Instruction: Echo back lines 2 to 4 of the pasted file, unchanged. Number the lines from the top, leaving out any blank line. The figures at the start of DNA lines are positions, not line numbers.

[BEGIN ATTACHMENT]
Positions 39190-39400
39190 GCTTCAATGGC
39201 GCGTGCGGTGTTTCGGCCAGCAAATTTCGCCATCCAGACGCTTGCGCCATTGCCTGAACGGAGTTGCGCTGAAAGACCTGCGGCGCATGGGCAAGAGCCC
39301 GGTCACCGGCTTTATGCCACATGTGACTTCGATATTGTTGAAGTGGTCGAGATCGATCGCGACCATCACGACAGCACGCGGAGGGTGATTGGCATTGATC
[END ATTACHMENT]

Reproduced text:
39190 GCTTCAATGGC
39201 GCGTGCGGTGTTTCGGCCAGCAAATTTCGCCATCCAGACGCTTGCGCCATTGCCTGAACGGAGTTGCGCTGAAAGACCTGCGGCGCATGGGCAAGAGCCC
39301 GGTCACCGGCTTTATGCCACATGTGACTTCGATATTGTTGAAGTGGTCGAGATCGATCGCGACCATCACGACAGCACGCGGAGGGTGATTGGCATTGATC